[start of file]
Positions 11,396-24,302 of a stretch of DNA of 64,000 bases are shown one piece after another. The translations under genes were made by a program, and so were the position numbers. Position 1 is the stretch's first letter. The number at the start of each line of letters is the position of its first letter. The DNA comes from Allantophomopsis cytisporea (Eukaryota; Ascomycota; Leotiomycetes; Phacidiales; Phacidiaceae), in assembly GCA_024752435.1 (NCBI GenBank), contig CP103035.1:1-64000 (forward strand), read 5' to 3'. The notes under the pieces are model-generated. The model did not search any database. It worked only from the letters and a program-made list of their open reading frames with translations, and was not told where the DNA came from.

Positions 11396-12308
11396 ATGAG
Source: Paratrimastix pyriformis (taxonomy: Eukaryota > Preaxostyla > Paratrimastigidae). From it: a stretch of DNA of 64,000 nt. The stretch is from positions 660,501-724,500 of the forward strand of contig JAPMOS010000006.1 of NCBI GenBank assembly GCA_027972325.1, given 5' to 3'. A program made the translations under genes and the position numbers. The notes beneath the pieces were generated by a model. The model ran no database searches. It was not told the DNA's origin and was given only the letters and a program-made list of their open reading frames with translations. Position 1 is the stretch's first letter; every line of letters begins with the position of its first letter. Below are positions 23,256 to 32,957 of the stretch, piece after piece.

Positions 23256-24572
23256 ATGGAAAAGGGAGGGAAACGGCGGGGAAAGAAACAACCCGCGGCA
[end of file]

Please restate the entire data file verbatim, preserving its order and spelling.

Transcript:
Positions 11,396-24,302 of a stretch of DNA of 64,000 bases are shown one piece after another. The translations under genes were made by a program, and so were the position numbers. Position 1 is the stretch's first letter. The number at the start of each line of letters is the position of its first letter. The DNA comes from Allantophomopsis cytisporea (Eukaryota; Ascomycota; Leotiomycetes; Phacidiales; Phacidiaceae), in assembly GCA_024752435.1 (NCBI GenBank), contig CP103035.1:1-64000 (forward strand), read 5' to 3'. The notes under the pieces are model-generated. The model did not search any database. It worked only from the letters and a program-made list of their open reading frames with translations, and was not told where the DNA came from.

Positions 11396-12308
11396 ATGAG
Source: Paratrimastix pyriformis (taxonomy: Eukaryota > Preaxostyla > Paratrimastigidae). From it: a stretch of DNA of 64,000 nt. The stretch is from positions 660,501-724,500 of the forward strand of contig JAPMOS010000006.1 of NCBI GenBank assembly GCA_027972325.1, given 5' to 3'. A program made the translations under genes and the position numbers. The notes beneath the pieces were generated by a model. The model ran no database searches. It was not told the DNA's origin and was given only the letters and a program-made list of their open reading frames with translations. Position 1 is the stretch's first letter; every line of letters begins with the position of its first letter. Below are positions 23,256 to 32,957 of the stretch, piece after piece.

Positions 23256-24572
23256 ATGGAAAAGGGAGGGAAACGGCGGGGAAAGAAACAACCCGCGGCA